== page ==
HAVE PAN, WILL TRAVEL : For some people, staying home is better than going out. That's because they have cooks. These are a few of those cooks. Their stories and--their recipes--begin on H11. : ROSALINA RIOS : She Makes More Than Enough, 'but Nothing Lasts' in Alan Thicke's House


Rosalina Rios is a confident, humorous, fast-talking woman who moved here from Villa Guerrero, Mexico, 20 years ago. For the past year and a half, Rosie has worked as a live-in housekeeper/cook for TV actor Alan Thicke and his two teen-age sons in their big Spanish-style Toluca Lake home.

While making her popular stir-fry chicken dish in the neat, airy kitchen, Rios talks about herself and her job.

"They think I'm the best nanny, the best cook, the best housekeeper and a driver too. I'm happy here."

Rios says that the Thickes are hospitable people. "The house is always running with friends." On a normal evening there are six to eight people; when there are guests, "15 to 20."

"They always ask: 'How come you don't make more so we can have more the next day?' " Rios says. Alan Thicke likes leftovers. "He's always looking for a bite to eat. Now I've learned to always add some, particularly when I make pork chops and barbecue chicken. But nothing lasts."

Rios is quick to point out that she is not a chef. "I like to do simple foods. I don't have time to make complicated things, with all the work in the house. I never measure anything. Very rarely do I look at books." She laughs and adds: "It has to taste good because I always end up eating with them. So I cook to my taste."

Before Rios came to work here, she worked on a computer, in accounts payable. "Then I hurt my back and I couldn't work in the office any more." It turned out to be a lucky injury. "I make more money than any office girl I know--and I save more money living here. I get medical insurance, retirement benefits." She flashes one of her quick smiles and adds: "I like helping people. I need to give my attention and love to someone else."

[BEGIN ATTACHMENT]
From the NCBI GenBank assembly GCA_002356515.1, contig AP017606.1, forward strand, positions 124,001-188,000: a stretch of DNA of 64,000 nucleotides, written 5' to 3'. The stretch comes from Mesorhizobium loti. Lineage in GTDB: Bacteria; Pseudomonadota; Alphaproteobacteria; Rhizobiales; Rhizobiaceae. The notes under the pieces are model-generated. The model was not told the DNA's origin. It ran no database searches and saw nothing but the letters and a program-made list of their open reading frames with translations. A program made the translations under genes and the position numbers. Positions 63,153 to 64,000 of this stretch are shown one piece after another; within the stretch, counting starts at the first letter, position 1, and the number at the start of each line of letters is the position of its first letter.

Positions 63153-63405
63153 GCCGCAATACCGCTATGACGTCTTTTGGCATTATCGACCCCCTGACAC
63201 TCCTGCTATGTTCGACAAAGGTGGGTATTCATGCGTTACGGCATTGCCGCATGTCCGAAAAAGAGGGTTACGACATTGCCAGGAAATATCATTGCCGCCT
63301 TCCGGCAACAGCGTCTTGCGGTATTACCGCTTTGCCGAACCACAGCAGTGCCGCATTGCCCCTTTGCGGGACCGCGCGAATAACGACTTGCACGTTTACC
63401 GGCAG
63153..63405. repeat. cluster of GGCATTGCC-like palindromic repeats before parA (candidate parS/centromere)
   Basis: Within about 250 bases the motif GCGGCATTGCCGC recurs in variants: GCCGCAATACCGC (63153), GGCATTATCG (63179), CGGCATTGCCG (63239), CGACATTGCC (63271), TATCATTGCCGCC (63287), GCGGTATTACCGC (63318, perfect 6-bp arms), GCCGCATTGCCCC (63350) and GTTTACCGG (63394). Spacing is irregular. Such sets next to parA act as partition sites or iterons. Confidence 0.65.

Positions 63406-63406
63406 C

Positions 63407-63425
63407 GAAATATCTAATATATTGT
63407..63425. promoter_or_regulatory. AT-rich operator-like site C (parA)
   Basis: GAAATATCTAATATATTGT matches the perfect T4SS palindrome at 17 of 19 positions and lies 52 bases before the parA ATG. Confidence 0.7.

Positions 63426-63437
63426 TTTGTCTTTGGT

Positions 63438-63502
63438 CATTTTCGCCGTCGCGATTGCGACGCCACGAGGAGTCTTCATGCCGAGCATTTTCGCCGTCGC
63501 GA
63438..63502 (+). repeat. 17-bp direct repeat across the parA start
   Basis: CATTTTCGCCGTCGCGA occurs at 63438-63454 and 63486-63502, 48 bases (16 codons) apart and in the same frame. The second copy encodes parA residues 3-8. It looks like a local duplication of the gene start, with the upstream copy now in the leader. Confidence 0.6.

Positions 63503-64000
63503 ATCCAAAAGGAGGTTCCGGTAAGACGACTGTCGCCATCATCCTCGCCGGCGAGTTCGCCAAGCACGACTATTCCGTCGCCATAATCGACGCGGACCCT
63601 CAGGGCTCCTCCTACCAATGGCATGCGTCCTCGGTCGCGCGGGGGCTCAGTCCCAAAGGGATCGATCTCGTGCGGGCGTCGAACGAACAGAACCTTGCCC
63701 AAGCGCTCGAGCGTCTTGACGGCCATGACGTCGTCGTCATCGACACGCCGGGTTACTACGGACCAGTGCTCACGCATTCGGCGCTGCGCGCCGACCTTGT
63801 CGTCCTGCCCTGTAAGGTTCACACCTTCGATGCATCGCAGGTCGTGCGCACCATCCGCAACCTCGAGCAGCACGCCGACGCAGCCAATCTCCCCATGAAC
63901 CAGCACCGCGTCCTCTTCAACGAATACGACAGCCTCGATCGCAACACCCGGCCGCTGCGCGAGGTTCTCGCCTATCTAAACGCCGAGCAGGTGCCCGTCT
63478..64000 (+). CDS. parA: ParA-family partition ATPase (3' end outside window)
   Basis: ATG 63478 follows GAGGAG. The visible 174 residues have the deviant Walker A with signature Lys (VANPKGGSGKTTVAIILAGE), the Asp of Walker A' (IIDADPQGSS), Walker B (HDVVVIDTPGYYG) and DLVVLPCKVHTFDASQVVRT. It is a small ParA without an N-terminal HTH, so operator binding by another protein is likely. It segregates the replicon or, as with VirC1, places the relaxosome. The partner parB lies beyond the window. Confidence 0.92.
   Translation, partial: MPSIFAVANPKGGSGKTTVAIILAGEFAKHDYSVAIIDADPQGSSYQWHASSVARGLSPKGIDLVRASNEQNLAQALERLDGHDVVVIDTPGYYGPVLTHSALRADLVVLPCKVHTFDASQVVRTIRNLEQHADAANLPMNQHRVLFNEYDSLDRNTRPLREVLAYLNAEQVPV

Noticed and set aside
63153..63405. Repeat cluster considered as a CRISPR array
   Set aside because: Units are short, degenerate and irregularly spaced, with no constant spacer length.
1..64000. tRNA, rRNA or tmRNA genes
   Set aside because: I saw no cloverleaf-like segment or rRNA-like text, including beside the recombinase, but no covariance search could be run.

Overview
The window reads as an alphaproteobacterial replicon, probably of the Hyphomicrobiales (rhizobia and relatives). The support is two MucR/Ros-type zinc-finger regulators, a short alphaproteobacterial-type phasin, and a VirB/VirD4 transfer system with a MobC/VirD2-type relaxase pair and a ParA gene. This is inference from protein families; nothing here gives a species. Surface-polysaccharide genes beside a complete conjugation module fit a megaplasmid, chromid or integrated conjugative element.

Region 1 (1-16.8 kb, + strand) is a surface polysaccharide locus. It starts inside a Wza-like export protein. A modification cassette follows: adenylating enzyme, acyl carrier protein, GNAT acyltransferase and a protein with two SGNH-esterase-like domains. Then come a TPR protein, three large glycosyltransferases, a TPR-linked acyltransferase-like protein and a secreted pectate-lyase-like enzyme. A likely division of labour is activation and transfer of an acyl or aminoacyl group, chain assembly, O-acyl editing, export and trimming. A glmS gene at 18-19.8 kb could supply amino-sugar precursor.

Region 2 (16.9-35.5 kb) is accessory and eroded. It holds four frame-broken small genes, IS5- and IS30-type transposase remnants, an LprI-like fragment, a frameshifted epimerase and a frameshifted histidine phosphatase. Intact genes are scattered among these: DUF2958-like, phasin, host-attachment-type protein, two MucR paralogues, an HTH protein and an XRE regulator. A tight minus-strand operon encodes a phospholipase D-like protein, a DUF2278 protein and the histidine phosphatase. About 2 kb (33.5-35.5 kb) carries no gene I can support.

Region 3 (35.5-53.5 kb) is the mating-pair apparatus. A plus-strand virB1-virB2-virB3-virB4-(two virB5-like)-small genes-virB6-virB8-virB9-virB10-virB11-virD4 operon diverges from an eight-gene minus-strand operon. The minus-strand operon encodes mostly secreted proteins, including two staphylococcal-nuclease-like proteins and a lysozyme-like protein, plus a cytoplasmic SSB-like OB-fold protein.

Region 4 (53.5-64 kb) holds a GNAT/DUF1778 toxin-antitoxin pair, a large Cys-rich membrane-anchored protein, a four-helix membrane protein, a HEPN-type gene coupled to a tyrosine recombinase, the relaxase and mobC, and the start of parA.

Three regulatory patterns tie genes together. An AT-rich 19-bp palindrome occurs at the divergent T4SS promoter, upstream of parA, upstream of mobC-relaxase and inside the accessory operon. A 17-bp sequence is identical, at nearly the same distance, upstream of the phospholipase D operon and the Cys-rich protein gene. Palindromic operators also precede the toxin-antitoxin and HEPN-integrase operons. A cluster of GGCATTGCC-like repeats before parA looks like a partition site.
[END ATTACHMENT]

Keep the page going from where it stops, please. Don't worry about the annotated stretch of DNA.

"This isn't true Chinese or Mexican," says Rios. "But I call it drunken chicken or pollo borracho. It's a very colorful stir-fry dish that I serve with rice. Lots of times I just add whatever vegetables I have in the refrigerator."


4 boneless, skinless chicken breasts, cubed

Freshly ground pepper

2 tablespoons white wine or to taste

3 tablespoons soy sauce

2 tablespoons peanut oil

1 teaspoon butter

1 teaspoon garlic salt or minced garlic

1 (1-inch) piece ginger root, peeled and crushed

1 1/2 tablespoons paprika

2 carrots, peeled and diagonally sliced

1 sweet red pepper, cut in strips

1 1/2 tablespoons cornstarch

1/2 cup water

2 tablespoons teriyaki sauce

1 large onion, sliced

2 cups Chinese pea pods

1/2 head napa cabbage, cut in chunks, optional

1 large tomato, cut in wedges

Hot cooked rice

Marinate chicken in pepper, white wine and 2 tablespoons soy sauce 10 to 15 minutes.

Heat oil and butter in wok over medium-high heat. Add chicken, garlic salt, ginger and paprika and saute 3 to 5 minutes. Add carrots and red pepper and stir-fry 3 minutes.

Stir cornstarch and water until smooth. Add to wok with remaining 1 tablespoon soy sauce and teriyaki sauce. Allow to boil gently, stirring until thickened. Add onion, Chinese pea pods and napa cabbage. Stir-fry 1 to 2 minutes or until pea pods are tender-crisp. Adjust seasonings to taste. Gently mix in tomato wedges. Heat briefly and serve immediately with rice. Makes 4 to 6 servings.

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